The Caribbean sound of steel drums lured guests into the Sun Aviation hangar last Saturday evening for a Jamaican Me Crazy Fest fundraiser to benefit Indian River Habitat for Humanity. As they passed through an archway of tropical flora, attendees adopted a “no worries” attitude that lasted through the evening.
Habitat changed the theme of its annual benefit this year, shucking off their cowboy boots and Stetson hats to embrace the laid-back island life. Fest-goers, some sporting green, black and gold with flowing dreadlocks, perused a substantial lineup of silent-auction items, tried their hand at a wine ring-toss, showed their flexibility by doing the limbo, and played Island Golf and a Crazy Coconut Catapult game.
Wild Thyme Catering kept bellies filled with passed hors d’oeuvres, a bountiful charcuterie table overflowing with meats and cheeses and, later, an island-style buffet dinner featuring Jamaican jerk pork tenderloin and tropical shrimp kabobs served with fried plantains, coconut rice and pineapple salsa.
Dancers from the 14th Avenue Dance Studio entertained with some fancy footwork, before giving group instruction to brave participants who gave it their all during a fast-paced merengue lesson filled with hip action and laughter.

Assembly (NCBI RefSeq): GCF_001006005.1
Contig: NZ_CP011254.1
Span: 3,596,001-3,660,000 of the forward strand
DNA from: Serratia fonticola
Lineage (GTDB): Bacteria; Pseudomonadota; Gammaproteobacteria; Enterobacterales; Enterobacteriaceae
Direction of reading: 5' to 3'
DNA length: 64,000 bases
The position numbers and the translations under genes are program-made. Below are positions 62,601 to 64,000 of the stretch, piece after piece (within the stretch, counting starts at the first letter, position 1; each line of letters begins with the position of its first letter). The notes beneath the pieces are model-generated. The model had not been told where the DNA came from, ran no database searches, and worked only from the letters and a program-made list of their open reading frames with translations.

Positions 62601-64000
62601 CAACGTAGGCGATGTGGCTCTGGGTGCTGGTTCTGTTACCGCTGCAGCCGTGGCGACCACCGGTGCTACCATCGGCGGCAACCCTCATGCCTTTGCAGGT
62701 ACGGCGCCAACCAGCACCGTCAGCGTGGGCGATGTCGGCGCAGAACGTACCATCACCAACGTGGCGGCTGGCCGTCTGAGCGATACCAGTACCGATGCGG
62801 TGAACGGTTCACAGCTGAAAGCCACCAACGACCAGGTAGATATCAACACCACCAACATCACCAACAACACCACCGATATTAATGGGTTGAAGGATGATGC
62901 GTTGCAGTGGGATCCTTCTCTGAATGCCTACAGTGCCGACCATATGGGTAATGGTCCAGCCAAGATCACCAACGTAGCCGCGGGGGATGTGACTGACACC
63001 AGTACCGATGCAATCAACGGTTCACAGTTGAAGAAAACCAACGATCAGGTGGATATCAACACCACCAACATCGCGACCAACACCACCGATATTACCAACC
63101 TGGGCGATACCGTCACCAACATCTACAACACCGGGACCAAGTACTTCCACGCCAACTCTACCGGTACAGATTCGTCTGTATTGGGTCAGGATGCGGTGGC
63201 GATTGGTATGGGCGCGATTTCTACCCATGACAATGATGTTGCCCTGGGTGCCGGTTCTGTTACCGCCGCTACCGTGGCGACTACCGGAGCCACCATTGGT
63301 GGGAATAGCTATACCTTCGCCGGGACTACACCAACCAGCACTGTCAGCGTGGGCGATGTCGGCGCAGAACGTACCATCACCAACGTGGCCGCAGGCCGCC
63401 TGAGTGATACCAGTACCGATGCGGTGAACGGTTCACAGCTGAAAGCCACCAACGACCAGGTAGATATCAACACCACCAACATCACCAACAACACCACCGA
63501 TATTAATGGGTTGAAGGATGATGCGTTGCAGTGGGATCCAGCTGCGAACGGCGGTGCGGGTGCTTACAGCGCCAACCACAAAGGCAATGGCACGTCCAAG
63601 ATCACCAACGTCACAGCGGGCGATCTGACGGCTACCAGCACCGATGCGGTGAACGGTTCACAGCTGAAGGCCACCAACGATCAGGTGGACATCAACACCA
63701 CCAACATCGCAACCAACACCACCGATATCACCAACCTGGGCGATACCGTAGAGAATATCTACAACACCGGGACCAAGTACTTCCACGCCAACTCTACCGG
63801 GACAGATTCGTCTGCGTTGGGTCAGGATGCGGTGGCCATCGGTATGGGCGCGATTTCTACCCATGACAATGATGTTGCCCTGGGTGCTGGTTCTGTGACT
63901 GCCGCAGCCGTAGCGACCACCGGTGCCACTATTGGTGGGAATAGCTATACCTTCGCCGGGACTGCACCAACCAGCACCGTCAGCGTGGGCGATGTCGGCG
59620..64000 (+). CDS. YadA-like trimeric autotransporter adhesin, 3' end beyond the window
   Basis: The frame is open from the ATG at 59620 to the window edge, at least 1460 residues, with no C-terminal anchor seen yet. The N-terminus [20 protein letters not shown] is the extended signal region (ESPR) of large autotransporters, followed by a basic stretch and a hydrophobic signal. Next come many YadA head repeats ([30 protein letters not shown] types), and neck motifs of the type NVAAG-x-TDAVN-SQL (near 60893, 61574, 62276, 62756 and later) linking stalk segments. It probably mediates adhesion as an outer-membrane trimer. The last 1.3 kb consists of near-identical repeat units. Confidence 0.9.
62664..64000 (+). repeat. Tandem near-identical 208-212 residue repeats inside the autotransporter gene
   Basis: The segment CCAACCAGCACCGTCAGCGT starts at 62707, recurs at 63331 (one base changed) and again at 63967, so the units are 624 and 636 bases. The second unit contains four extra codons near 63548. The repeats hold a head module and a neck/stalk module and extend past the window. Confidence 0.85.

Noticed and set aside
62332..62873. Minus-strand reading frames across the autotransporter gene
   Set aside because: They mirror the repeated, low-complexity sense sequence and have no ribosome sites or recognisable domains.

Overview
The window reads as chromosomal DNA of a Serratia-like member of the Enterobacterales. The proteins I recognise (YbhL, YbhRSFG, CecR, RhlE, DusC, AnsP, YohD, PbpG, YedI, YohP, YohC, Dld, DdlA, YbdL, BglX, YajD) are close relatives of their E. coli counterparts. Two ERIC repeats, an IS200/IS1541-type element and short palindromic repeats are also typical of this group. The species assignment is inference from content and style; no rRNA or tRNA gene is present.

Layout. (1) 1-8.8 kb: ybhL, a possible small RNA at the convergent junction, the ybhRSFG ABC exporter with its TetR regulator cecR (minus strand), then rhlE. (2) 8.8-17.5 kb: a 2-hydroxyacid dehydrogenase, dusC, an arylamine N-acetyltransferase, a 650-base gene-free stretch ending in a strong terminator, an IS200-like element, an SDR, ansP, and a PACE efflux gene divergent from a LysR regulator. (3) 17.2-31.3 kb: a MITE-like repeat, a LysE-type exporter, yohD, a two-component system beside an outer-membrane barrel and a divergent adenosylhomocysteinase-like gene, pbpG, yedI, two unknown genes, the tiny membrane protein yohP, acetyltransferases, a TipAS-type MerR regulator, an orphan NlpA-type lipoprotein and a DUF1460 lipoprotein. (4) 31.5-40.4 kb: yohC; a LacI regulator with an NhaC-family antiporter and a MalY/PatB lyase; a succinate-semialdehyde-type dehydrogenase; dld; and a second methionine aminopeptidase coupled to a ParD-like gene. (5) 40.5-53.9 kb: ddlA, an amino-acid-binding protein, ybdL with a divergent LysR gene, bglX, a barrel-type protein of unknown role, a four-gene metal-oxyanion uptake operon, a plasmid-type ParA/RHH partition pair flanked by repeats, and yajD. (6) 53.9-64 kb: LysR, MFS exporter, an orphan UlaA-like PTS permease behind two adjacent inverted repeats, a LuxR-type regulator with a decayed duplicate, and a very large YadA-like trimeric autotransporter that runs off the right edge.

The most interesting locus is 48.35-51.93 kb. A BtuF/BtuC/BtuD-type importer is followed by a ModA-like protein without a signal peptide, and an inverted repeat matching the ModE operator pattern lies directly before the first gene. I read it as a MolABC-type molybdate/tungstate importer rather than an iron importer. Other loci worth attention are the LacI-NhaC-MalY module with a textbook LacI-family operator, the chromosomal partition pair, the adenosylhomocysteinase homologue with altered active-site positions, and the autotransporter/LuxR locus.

“We are doing so much more for working families in our community, beyond putting up four walls,” said Sheryl Vittitoe, Habitat president/CEO. “We are literally changing the trajectory of the families that we serve and breaking the cycle of generational poverty.”
The faith-based nonprofit is on trajectory to serve more than 100 families annually by building and repairing homes, while improving lives and whole communities through partnerships with families and community volunteers. Their goal is to construct 18 new homes this year and 20 next year.
Habitat homebuyers help build their own homes through sweat equity and volunteerism. They are also required to attend financial education classes, earning them affordable mortgages so that they can raise their families in decent housing.
Courtney Chambliss was one of the homebuyer volunteers earning sweat equity toward her home purchase. She excitedly explained that without Habitat for Humanity, she would never have been able to purchase her own home.
“People told me I couldn’t do it, but I can. I’ve been on my own since I was 19,” shared the 23-year-old nursing student, who currently pays 70 percent of her income toward rent for a small apartment. “It’s difficult to survive when most of your money is going toward rent. This is a game-changer for me.”
On April 20, don your bunny ears for the Habitrot & Realtors Hop for Habitat 5K Run/Walk, 8 a.m. at South Beach Park. For information, visit irchabitat.org.